On another account, can anyone explain to me what Negroponte's role in the OLPC exactly is?

Whenever there is something done of substance, I hear from everyone but Negroponte. However, on this site, Everyone seems to focus exclusively on his every word. Maybe a "who does what" article would be informative.

Winter

Winter, according to his page (http://web.media.mit.edu/~nicholas/) Nicholas Negroponte "is founder and chairman of the One Laptop per Child non-profit association". In 2006 (I believe it was the TED conference) he referred to himself as 'the whole sales and marketing team' of OLPC. Personally I'd consider him to be the godfather and main voice of the project, on some occasions Walter Bender also appears in the media (mostly in ICT related publications) but in general Negroponte is the one people talk to. IIRC he spends >300 days per year travelling around the world so apart from being OLPC's voice he's also the face that most people connect with the project.

Both to Negroponte-lovers and -bashers, could we please focus on how to get best out of these educational tools rather than discussing who is behind it. Again, I think most people are missing the point!!!!! Its not I, you or anyone else that matters, its the kids of the developing/poor countries. So please discuss concrete ideas on how to make things happen on the ground with whatever tools we have at our hands.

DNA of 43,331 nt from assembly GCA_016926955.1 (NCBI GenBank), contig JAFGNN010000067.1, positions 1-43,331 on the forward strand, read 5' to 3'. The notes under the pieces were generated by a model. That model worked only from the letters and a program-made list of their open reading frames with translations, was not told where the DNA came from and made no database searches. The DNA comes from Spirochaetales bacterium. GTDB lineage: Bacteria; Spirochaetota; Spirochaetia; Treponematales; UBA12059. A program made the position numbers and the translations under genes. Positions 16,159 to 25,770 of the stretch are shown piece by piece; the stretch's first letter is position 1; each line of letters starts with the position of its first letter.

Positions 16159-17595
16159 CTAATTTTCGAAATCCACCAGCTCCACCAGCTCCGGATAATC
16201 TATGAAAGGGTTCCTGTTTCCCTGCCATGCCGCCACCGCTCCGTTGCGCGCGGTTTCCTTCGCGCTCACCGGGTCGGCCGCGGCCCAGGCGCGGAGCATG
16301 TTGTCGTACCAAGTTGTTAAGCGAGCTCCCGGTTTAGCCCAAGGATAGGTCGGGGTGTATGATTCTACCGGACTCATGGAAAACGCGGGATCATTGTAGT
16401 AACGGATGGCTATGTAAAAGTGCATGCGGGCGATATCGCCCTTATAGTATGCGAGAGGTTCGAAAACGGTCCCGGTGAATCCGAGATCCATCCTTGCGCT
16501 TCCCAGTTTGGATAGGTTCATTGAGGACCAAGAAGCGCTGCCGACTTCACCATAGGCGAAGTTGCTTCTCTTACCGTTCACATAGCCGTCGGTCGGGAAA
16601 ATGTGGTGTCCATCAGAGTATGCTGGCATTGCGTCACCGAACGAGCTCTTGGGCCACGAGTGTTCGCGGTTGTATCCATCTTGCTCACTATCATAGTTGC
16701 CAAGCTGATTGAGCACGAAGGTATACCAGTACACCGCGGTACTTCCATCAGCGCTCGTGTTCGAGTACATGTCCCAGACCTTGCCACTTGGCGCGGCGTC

What Binay said!!!
At least Mr. Negroponte has started something for the children. It may not be perfect yet, but it is way more than they have had before. And it makes people aware of the problems and collaborate on solutions!

This is how classmate describes it's mesh system:
System Configuration: Software
TopDomain Mythware e-Learning Classroom*
Purpose
* Enable a productive computer-based student/teacher pedagogical interaction.

Motivation
* Classroom control is the number one concern teachers have in adopting new teaching methods and technologies in the classroom.

Capabilities
* Student's and Teacher's devices are able to discover and attach themselves to available wireless virtual classrooms.
* Teachers can lock student devices.
* Teachers can stream multimedia class material to student devices.
* Teachers can monitor in-class actions on student devices.
* Allows teachers to provide individual and group interactive instruction.
http://www.classmatepc.com/classmate-pc-benefits.html

I'm not sure but I don't think the teacher can control the student XO. Which, as an educational system (not just the hardware part) makes the Classmate more appealing to government buyers than the XO. It's just easier to drop into their existing system and Intel's around to help them do that. The XO, with constructivism as it's goal, would require a lot of teacher training (not in using the XO, but in implementing constructivism as envisioned by OLPC). I think part of the problem is buying the XO means buying constructivism and most countries don't have a problem with rote learning (ie Classmate).

This seems appropriate in regards to all the above, please head over to Groklaw and read the interview with Mary Lou Jepsen regarding the OLPC.

(Some of the links inside the story referencing Intel's Classmate are unintentionally funny - but upon reflection, more like "sad" funny...)

Interview with OLPC's Founding CTO Mary Lou Jepsen, by Sean Daly
http://www.groklaw.net/article.php?story=20080107182525297

Ken, thanks for the link, that's indeed a very interesting interview and I can't wait to see what Mary Lou Jepsen and Pixel Qi come up with over the next few years...